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Breaking Down a Research Prompt: Source Types

Part of the Fall 2018 "Expand Your Toolkit for Success" Workshop Series

Background Information

Reference sources, like encyclopedias, dictionaries, handbooks, and Wikipedia, provide information such as definitions, brief histories, and biographical information.

Example

The following is an encyclopedia entry about concussions from the encyclopedia The Brain, The Nervous System, and Their Diseases.

Johnson, R. (2014). Concussion. In J. L. Hellier (Ed.), The brain, the nervous system, and their diseases. Westport, CT: Greenwood. Retrieved from https://search.credoreference.com/content/topic/concussion

Popular (News & Magazine) Articles

News and magazine sources provide information about current events and social issues, which can help inform academic arguments you are making in your papers.

Example

The following article from Scientific American, a serious science magazine, mentions a new study that was published in the Journal of the American Medical Association, which links repetitive head injuries in football players to chronic traumatic encephalopathy (CTE).

Costandi, M. (2017, Aug.). Striking evidence linking football to brain disease sparks calls for more research. Scientific American. Retrieved from https://www.scientificamerican.com/article/striking-evidence-linking-football-to-brain-disease-sparks-calls-for-more-research/

Sources

Most of your research prompts will indicate that you should use scholarly sources ot a mixture of source types. Scholarly sources include books edited by a university press and peer-reviewed journal articles. Your instructor may set source minimums, for example, incorporating evidence from 5 peer-reviewed articles, etc.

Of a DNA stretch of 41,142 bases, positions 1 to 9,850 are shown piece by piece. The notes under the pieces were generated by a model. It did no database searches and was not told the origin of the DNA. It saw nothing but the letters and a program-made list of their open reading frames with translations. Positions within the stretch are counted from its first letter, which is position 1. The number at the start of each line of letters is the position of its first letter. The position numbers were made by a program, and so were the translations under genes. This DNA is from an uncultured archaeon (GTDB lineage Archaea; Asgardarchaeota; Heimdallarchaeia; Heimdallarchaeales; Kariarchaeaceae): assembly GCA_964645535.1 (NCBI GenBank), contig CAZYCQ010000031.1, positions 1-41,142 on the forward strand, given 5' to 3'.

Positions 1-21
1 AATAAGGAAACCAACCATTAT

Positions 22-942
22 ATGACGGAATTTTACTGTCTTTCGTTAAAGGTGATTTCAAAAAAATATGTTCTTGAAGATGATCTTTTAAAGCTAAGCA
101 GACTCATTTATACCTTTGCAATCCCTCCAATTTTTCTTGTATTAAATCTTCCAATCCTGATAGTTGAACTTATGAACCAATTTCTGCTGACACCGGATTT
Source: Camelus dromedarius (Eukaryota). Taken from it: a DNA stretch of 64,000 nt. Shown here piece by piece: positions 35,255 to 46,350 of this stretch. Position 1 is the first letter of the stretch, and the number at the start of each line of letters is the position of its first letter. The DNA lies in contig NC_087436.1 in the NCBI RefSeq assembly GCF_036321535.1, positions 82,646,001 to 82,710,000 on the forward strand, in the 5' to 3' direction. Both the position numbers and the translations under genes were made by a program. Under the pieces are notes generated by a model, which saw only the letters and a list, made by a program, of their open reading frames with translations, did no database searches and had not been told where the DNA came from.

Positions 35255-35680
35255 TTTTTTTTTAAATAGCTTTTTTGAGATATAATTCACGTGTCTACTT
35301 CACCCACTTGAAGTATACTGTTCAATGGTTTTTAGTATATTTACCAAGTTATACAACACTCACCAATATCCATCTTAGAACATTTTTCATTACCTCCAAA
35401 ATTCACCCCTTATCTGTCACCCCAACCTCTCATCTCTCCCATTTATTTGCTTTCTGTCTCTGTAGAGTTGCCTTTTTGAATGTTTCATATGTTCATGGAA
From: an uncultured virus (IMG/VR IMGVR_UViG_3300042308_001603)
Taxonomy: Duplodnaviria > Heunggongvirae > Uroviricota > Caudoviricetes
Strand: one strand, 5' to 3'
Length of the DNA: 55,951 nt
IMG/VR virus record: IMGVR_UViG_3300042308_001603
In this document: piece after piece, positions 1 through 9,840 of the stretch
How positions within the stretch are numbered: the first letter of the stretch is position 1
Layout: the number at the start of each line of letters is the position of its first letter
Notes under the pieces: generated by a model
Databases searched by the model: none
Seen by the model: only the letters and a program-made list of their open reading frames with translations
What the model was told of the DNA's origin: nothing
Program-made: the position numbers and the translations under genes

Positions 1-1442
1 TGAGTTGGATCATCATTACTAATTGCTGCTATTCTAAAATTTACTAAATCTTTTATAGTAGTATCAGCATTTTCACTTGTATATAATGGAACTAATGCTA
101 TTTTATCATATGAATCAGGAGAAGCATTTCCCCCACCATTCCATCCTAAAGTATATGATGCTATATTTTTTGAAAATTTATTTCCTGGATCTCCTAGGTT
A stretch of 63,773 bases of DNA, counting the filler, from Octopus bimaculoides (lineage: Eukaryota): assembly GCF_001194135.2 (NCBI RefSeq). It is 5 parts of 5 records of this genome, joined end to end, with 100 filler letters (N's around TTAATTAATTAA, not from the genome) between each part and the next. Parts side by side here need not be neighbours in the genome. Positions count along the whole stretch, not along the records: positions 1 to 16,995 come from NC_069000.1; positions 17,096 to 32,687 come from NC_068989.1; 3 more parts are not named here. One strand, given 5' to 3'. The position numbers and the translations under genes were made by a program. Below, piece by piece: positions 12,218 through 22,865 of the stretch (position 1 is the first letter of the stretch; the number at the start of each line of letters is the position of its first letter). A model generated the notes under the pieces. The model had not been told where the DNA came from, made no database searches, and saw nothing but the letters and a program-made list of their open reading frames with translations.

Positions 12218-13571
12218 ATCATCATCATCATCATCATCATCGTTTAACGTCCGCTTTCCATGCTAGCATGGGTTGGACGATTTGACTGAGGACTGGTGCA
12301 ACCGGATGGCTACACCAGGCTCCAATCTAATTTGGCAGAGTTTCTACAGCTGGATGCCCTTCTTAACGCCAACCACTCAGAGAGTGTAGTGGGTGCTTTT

Keep in mind that different source types fulfill different needs. The minimums instructors set generally refer to the content that you cite in your paper. However, you will often have to use other types of sources to help you formulate a topic. It takes some pre-research to actually find a question to investigate. This means that you will end up reading sources that you won't end up using in the actual paper, but that's part of the research process.

Types of Information

University of West Florida, John C. Pace Library, 4:06

This video covers the purpose (what they are good for) and main features (how to identify) of encyclopedias, news articles, scholarly articles, and monograph books. 

Peer Review in 3 Minutes

North Carolina State University (NCSU) Libraries, 3:15

This videos explains the peer review process many scholarly articles go through before they are published in journals.

Books

Books are useful for background information and can add depth to a research topic or put your topic in context with other important issues. Some books are also scholarly, such as those published by a university press.

Example

The following is a book about how the NFL denied the scientific evidence about the relationship between football and brain injuries.

Scholarly (Journal) Articles

Many, but not all, scholarly articles go through a peer review process, which means they are checked by academics and other experts. The articles are often based on original studies (surveys, experiments, clinical trials, etc.), reviews of previous research, or theoretical in nature.

Example

The following peer-reviewed article from Brain, a scholarly journal, concludes that repeated head hits, not just concussions, can also lead to CTE.

Tagge, C. A., Fisher, A. M., Minaeva, O. V., Gaudreau-Balderrama, A., Moncaster, J. A., Zhang, X. L., Wojnarowicz, M. W., ... Goldstein, L. E. (2018). Concussion, microvascular injury, and early tauopathy in young athletes after impact head injury and an impact concussion mouse model. Brain : a Journal of Neurology, 141(2), 422-458. https://doi.org/10.1093/brain/awx350